A new study from an international research team, led by Dr Yalda Jamshidi at St George's, University of London, has identified new genes associated with heart function and development.
An electrocardiogram (ECG), which records a heart's rhythm and electrical activity, can be used to identify life-threatening heart problems which often have a strong genetic basis. The team compared ECGs and the genetic makeup of almost 200,000 individuals to gain insight into the genetics that underlie heart rhythm. This was done using large-scale genetic association studies focusing on protein-coding parts of the genome. They chose to focus on rare variants that are often missed in large scale population studies, for follow-up.
The results, published in Genome Biology, confirmed previously-known associations between genetic regions and the heart's electrical signature, but also highlighted rare gene variants found in less than 1% of the population.
The team focused on one particular protein, ADAMTS6, to investigate further. Very little is currently known about its function. In a series of experiments in cells, to characterize the consequences of carrying a rare genetic variant in ADAMTS6, they found that the protein is not secreted as well as a fully functional copy of the gene.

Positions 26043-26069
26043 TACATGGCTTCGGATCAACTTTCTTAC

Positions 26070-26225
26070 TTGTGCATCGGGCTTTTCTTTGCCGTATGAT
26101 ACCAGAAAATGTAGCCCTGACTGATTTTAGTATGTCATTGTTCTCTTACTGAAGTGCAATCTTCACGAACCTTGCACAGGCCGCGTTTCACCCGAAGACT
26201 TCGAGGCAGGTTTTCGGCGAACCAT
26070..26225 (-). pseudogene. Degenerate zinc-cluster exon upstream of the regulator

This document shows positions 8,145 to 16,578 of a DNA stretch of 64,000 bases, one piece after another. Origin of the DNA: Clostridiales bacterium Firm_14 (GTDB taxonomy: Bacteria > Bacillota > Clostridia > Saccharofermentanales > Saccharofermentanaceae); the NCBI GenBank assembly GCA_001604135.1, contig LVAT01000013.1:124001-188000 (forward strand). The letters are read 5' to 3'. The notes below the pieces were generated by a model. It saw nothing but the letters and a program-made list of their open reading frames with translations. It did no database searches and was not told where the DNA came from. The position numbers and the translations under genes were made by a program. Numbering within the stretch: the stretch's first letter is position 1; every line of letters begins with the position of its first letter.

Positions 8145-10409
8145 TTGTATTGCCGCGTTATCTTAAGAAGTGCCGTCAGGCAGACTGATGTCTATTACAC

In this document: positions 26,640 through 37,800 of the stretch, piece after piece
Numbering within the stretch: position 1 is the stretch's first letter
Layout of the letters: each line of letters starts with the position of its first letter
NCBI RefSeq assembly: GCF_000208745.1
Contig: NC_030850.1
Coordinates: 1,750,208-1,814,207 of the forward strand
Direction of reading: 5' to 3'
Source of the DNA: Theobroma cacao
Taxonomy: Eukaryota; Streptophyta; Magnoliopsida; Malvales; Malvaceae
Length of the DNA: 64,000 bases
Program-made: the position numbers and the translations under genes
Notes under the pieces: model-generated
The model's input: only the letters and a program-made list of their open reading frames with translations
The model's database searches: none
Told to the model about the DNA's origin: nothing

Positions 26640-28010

Furthermore, using mouse models, the study showed that carrying only one copy of a poorly functioning gene resulted in a decrease in Connexin 43, the molecule that transmits the electrical signal between adjacent heart cells and is essential for the cells to communicate. This decrease could be responsible for the subtle changes in heart rhythm seen in the population study.
However, when both copies were not functional, it resulted in complete absence of Connexin 43 and serious problems in heart development.
Dr Yalda Jamshidi, Reader in Genomic Medicine, said: "These findings increase our knowledge of the genes involved in regulation of heart rhythm, and suggest that whilst carrying a single rare damaging variant in ADAMTS6 may result in only subtle changes in electrical activity of the heart, carrying two copies could be a cause of congenital heart defects which affect up to 8 in every 1,000 babies born in the UK."
Greater knowledge of the genes determining normal heart rhythm will support efforts to develop new drugs to treat abnormal heart rhythms, but first "further work will be needed to fully characterize the function of the genes identified in our study" said Dr Jamshidi.
Professor Jeremy Pearson, Associate Medical Director at the British Heart Foundation, which funded the study, said: "Right now, we estimate that there are around 620,000 people in the UK carrying any one of dozens of faulty genes that could kill them - genes that put them at higher risk of premature coronary heart disease or sudden cardiac arrest."
"BHF-funded research has led to identification of many of these genes but there is still an urgent need for better diagnosis of genetic heart conditions so that people get the advice or treatment they need to prevent a tragedy. The results from the current study are another step towards achieving that goal."